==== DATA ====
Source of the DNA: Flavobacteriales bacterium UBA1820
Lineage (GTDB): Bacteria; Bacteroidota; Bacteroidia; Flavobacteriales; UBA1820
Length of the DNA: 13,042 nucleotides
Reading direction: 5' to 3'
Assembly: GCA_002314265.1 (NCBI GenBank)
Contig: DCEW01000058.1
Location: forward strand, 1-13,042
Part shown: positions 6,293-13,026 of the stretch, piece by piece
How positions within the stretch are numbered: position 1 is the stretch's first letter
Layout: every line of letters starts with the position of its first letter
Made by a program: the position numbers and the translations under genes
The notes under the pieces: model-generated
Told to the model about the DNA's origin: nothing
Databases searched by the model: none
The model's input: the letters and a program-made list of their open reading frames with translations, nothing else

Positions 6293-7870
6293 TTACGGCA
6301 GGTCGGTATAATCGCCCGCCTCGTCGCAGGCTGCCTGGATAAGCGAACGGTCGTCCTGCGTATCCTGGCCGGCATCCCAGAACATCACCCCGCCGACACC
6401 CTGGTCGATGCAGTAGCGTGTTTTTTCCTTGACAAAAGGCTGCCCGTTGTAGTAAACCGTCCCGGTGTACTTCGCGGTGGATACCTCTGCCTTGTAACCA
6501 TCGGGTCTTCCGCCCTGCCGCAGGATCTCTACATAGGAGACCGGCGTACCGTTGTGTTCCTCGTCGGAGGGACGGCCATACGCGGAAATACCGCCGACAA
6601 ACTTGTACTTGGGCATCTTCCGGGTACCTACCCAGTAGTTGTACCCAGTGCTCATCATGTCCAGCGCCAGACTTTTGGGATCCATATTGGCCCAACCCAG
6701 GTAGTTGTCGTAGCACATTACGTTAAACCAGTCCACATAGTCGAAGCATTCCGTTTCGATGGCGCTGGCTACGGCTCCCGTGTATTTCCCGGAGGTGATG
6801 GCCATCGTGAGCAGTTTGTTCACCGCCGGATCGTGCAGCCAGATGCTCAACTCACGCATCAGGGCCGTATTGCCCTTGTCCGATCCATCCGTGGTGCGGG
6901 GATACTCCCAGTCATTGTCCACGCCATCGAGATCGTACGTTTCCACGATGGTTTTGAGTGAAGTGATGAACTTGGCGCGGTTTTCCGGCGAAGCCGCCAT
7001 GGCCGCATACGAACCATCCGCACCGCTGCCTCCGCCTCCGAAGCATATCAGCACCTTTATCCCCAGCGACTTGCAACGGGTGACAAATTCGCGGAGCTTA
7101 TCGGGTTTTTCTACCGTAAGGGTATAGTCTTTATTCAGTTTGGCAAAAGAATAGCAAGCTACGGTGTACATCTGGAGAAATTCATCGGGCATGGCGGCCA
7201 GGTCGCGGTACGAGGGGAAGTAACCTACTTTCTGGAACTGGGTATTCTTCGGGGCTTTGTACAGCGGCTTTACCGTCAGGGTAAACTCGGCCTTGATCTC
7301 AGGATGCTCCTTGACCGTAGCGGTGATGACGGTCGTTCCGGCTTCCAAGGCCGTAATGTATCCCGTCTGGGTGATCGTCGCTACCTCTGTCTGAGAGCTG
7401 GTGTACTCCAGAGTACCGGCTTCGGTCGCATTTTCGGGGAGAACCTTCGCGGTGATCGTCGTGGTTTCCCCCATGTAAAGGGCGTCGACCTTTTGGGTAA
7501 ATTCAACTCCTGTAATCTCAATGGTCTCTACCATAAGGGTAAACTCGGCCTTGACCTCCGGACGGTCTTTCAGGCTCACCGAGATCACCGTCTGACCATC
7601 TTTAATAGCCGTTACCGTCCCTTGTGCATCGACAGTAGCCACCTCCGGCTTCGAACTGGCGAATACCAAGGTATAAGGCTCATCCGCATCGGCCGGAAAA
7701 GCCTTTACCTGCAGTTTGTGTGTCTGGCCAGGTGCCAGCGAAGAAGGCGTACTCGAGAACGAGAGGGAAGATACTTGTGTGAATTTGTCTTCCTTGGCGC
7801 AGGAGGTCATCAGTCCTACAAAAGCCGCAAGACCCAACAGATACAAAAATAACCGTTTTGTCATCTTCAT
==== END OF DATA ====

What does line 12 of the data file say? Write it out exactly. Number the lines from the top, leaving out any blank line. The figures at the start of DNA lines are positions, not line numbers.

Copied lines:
The notes under the pieces: model-generated